|Publication number||US7628319 B2|
|Application number||US 11/772,891|
|Publication date||Dec 8, 2009|
|Filing date||Jul 3, 2007|
|Priority date||Jul 17, 2006|
|Also published as||US20080011820, WO2008011278A2, WO2008011278A3|
|Publication number||11772891, 772891, US 7628319 B2, US 7628319B2, US-B2-7628319, US7628319 B2, US7628319B2|
|Inventors||Peggy Brown, Janet Guthrie, Edward McLaughlin, Samantha Ross, Matthew Lanford|
|Original Assignee||Mastercard International Incorporated|
|Export Citation||BiBTeX, EndNote, RefMan|
|Patent Citations (24), Referenced by (41), Classifications (11), Legal Events (2)|
|External Links: USPTO, USPTO Assignment, Espacenet|
This patent application claims the benefit of U.S. Provisional Patent Application Ser. No. 60/831,280 filed Jul. 17, 2006 and entitled “Method and System for Enabling Item-Level Approval of Payment Card” of inventors Peggy Brown et al. The disclosure of the aforementioned Provisional Patent Application Ser. No. 60/831,280 is expressly incorporated herein by reference in its entirety.
The present invention relates generally to electronic commerce, and, more particularly, to electronic payment systems.
It is known to use payment cards, such as credit cards, debit cards, cards which hold a balance, and the like, to make payments. Typically, in approving transactions with such cards, a total requested amount is approved or disapproved, depending on whether the card holder has a sufficient balance or credit line, as the case may be. Such “all or nothing” approval may not meet the needs for new applications of electronic payment technology.
Accordingly, a need exists for a more flexible approach.
Principles of the present invention provide techniques for enabling item-level approval of a payment card (or other payment device). An exemplary embodiment of a method (which can be computer-implemented), according to one aspect of the invention, for such electronic payment validation, includes the steps of facilitating obtaining indicia identifying individual items to be purchased at a point of interaction, in conjunction with an inbound authorization request; facilitating translation of the indicia into a form understandable by a third party transaction approver, to obtain translated indicia; and facilitating transfer of the translated indicia to the third party transaction approver for item-by-item validation on the individual items. The transfer of the translated indicia is in conjunction with an outbound authorization request.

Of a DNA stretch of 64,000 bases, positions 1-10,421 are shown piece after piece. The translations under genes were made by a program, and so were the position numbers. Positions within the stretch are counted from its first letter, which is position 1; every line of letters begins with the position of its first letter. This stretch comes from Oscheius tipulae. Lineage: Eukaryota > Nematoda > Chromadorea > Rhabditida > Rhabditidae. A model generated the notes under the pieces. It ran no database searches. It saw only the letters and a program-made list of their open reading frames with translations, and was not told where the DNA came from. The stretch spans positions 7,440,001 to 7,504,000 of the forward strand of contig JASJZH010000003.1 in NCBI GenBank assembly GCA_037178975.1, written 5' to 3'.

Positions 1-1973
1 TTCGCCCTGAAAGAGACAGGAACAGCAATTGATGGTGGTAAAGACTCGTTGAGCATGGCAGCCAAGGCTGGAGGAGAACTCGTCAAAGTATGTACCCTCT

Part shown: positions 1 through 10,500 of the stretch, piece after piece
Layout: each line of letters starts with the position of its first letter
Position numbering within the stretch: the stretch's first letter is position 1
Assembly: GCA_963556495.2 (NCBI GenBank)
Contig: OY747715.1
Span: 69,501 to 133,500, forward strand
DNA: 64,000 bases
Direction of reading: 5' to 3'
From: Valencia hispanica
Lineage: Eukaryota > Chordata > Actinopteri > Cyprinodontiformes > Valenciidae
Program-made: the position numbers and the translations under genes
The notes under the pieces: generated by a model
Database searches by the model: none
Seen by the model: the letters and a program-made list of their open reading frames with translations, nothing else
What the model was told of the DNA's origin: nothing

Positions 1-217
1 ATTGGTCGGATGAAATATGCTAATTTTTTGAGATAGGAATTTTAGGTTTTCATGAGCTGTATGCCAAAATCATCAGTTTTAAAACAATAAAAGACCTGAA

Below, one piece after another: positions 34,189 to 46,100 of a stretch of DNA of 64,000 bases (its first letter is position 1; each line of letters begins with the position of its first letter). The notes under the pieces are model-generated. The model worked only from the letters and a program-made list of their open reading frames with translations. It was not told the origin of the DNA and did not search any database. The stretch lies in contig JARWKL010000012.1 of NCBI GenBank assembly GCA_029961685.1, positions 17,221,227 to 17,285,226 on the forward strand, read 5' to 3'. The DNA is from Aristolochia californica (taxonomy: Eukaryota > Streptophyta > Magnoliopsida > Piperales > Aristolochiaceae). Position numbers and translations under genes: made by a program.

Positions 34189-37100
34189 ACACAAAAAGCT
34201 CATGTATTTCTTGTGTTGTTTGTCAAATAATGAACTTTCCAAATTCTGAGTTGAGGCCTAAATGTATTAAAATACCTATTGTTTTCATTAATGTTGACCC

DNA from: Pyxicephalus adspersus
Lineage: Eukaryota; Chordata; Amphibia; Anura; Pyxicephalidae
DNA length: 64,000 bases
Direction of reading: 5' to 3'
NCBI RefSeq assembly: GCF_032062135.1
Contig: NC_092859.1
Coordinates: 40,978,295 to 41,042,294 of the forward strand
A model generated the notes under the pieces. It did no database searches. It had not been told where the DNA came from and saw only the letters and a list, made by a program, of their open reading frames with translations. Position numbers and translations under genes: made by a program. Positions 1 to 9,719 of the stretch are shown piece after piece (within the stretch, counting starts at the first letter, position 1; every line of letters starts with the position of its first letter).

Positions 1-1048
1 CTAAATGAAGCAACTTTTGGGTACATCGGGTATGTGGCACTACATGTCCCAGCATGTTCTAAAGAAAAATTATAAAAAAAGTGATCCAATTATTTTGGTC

An exemplary embodiment of an apparatus for electronic payment validation, according to another aspect of the invention, includes a memory and at least one processor coupled to the memory. The processor can be operative to perform one or more method steps, such as those just described.
In another aspect, a method (which can be computer-implemented) for building a database useful in facilitating electronic payment validation, includes the step of facilitating obtaining, via pre-registration of a plurality of providers, provider indicia identifying individual items to be purchased, together with identities and costs of the items. At least some of the provider indicia differ, among given ones of the providers, for an identical one of the items to be purchased. The method further includes the additional step of facilitating generating a translation database having a single translated indicia associated with each given one of the items, regardless of whether given ones of the providers have different provider indicia associated with the given one of the items The method yet further includes the additional step of facilitating storage of the translation database in a form to facilitate ready translation of a given provider indicia into a corresponding translated indicia, based on the given provider indicia and an identity of a given one of the providers associated with the given provider indicia.
An exemplary embodiment of an apparatus for building a database useful in facilitating electronic payment validation, according to another aspect of the invention, includes a memory and at least one processor coupled to the memory. The processor can be operative to perform one or more method steps, such as those just described.
Further, one or more method steps of the present invention can be implemented in the form of an article of manufacture comprising a machine readable medium that contains one or more programs which when executed implement such step(s).
Techniques of the present invention can provide substantial beneficial technical effects. These can include, for example, reducing or eliminating the need for a third party approver to maintain multiple data tables, thus resulting in faster processing time.
These and other features and advantages of the present invention will become apparent from the following detailed description of illustrative embodiments thereof, which is to be read in connection with the accompanying drawings.
Attention should now be given to